A frightening photo that proves it is vital for children to wear brightly coloured swimwear has gripped social media and made parents sick to their stomachs.
The picture uploaded to the Australian Facebook group CPR Kids, which is run by registered nurses, shows a backyard swimming pool that appears to be empty at first glance.
But on closer inspection, a faint shadow can be seen along the righthand side.
The patch is a child wearing pale blue shorts swimming at the bottom of the pool, which has become murky from sunscreen after hours of use.
The stark warning, which has been shared 89 times since it was uploaded early Tuesday morning, has sparked dozens of horrified responses.
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This photo uploaded to the Australian Facebook group CPR Kids shows a backyard swimming pool that appears to be empty at first glance
But on closer inspection, a faint shadow can be seen along the righthand side which is actually a child swimming at the bottom of the pool in pale blue shorts
‘That is so scary! I couldn’t see the child at all,’ one woman replied.
‘Oh my god, how terrifying,’ added a second, while a third wrote: ‘This makes me feel sick.’
A fourth tagged her friend, saying: ‘You wouldn’t know where [the child is], this is so frightening.’
Others vowed to dress their children exclusively in neon or fluorescent swimwear after seeing the photo.
‘All future swimwear is going to be hideous and fluoro,’ one mum tagged her husband and wrote.
Nurse and director of CPR Kids Sarah Hunstead told Daily Mail Australia it is imperative that parents ‘actively supervise’ their children whenever they are poolside this summer.
‘When it comes to supervision, you always need to remember that even though there may be lots of people around, they’re not necessarily looking at the kids,’ Ms Hunstead said.
‘The “active” is what’s important. That means you’re not reading, you’re not on your phone, you’re not chatting to anyone else.’
Five steps for pool safety
Australian swimming coach Laurie Lawrence in 1988 created the Kids Alive – Do the Five water safety programme to prevent childhood drowning.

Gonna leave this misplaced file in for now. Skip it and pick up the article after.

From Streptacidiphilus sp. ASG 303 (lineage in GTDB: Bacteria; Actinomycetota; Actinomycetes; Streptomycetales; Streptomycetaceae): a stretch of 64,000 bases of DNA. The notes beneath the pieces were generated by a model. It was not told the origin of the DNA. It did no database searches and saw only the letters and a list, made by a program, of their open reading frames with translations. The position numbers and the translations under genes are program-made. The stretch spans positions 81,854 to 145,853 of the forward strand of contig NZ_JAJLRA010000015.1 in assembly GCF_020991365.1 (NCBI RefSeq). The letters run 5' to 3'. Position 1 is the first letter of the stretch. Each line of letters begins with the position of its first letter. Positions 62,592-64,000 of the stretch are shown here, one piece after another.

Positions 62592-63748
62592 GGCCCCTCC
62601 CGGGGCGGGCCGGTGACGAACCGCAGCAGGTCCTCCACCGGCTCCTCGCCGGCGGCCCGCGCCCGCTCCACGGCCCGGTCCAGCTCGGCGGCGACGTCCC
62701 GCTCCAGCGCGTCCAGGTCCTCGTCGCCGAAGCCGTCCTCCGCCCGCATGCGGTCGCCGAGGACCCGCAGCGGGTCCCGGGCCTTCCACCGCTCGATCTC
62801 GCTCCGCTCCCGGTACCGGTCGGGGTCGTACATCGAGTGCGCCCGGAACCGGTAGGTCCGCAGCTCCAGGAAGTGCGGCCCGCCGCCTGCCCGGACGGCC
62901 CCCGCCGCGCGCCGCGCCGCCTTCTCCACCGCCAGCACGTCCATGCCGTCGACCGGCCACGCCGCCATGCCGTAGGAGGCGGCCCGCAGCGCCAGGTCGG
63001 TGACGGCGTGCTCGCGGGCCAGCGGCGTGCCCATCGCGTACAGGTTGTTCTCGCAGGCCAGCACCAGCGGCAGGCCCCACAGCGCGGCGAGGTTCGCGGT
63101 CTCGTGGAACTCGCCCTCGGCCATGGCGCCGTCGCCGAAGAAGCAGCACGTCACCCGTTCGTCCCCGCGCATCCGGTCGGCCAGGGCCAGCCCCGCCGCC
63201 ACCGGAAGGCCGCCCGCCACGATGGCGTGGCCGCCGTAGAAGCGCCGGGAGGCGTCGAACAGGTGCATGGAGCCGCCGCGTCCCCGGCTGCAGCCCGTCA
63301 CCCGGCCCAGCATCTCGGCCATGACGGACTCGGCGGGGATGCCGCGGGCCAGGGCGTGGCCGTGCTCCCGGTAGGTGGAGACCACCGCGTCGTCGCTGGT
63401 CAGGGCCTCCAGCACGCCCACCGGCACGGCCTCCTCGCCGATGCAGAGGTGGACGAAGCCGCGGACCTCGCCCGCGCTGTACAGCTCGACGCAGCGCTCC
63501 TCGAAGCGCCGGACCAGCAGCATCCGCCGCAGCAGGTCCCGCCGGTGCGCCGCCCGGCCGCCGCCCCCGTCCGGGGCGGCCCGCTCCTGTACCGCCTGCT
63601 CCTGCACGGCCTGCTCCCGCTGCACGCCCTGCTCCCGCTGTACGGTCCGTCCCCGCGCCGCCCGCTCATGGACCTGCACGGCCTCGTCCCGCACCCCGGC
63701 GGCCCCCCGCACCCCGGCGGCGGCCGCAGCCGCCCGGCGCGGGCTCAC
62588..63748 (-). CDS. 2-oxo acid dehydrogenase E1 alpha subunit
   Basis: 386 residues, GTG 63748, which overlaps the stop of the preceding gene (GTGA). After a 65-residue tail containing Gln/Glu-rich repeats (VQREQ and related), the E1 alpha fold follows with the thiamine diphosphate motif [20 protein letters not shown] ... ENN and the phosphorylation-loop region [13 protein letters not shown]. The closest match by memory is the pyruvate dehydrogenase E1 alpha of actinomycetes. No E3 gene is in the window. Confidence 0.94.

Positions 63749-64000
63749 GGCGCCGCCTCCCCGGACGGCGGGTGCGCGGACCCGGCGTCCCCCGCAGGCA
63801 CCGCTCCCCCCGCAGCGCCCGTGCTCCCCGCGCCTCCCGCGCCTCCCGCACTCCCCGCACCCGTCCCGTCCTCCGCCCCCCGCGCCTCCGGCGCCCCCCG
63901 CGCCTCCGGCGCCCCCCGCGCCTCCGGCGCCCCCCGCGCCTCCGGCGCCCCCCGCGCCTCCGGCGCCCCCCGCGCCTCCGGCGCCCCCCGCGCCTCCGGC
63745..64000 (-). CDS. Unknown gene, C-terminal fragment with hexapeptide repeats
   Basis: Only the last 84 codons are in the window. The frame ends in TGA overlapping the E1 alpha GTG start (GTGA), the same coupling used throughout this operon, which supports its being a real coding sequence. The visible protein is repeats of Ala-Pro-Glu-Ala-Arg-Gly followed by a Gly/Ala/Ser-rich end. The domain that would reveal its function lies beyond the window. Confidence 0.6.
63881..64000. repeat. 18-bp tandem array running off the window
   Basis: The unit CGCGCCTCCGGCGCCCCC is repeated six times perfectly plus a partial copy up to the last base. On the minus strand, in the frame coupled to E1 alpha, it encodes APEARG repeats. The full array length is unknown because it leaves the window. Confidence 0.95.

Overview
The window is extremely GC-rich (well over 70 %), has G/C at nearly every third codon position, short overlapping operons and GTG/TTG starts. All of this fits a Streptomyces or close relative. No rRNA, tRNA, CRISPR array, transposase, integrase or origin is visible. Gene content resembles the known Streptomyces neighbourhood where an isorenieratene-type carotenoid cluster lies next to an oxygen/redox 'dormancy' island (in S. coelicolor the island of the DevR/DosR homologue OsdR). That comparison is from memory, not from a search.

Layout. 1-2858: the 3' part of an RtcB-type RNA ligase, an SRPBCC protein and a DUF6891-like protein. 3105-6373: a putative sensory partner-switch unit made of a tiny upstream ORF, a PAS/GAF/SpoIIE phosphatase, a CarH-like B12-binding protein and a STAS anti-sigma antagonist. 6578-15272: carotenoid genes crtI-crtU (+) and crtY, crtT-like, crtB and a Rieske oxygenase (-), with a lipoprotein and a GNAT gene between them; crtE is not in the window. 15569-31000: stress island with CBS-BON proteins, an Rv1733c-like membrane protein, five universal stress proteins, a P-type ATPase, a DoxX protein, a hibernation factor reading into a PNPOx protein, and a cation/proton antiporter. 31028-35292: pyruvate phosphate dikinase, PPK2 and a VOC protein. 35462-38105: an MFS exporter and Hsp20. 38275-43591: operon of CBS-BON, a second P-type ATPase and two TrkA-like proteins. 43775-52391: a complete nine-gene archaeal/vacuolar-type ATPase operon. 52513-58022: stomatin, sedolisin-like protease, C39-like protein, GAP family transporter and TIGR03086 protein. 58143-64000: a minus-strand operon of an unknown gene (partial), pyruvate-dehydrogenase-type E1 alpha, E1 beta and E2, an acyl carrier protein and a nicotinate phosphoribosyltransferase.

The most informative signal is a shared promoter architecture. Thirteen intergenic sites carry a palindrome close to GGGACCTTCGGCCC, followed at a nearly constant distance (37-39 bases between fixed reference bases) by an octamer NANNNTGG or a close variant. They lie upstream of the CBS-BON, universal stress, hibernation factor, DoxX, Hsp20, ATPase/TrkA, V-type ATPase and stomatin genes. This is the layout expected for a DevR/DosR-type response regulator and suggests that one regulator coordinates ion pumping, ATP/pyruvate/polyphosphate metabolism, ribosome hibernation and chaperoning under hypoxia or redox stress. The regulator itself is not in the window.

The Kids Alive community service programme educates the Australian public on five important steps to reduce the risk of preschool drowning.
They are as follows:
1. Fence the pool
2. Shut the gate
3. Teach your kids to swim – it’s great
4. Supervise – watch your mate and
5. Learn how to resuscitate
One mother highlighted the silent nature of childhood drowning by sharing the sobering incident she experienced at a swimming pool over the weekend in the comments section of the confronting photo.
The woman said she had been sitting at the edge of the pool watching her little one play, when a man sitting nearby suddenly jumped in the water.
‘He grabbed my child before I had even realised he was struggling,’ she wrote.
‘My child never made a sound. I was within arms reach and was distracted in thought.’
Photos highlight how blue swimwear (top) is infinitely more difficult to spot in water than neon colours like yellow, green or pink (bottom)
Official advice from Royal Life Saving Australia recommends groups of adults to allocate a designated ‘pool watcher’ whose sole job is to supervise children in the water.
But even with designated supervisors, Ms Hunstead warns that accidents still happen.
Drowning is the leading cause of accidental death in children under five in Australia.
Despite this, just five percent of Australians are trained in CPR.
Tips for preventing infant drowning
* Always supervise children while they are in and around water
* Eliminate hazards – tip water out of containers
* Restrict access by ensuring there is a barrier between your child and any body of water
* Teach your children how to swim and to be wary of drains
* Learn CPR – just five percent of Australians are qualified in the life-saving technique
Ms Hunstead urged adults to enroll in courses, insisting: ‘Every parent should know CPR.’
CPR Kids is headquartered in Sydney but runs training courses across NSW, Victoria, Queensland and the ACT.
Online courses are also available in WA, Tasmania, SA and the Northern Territory.
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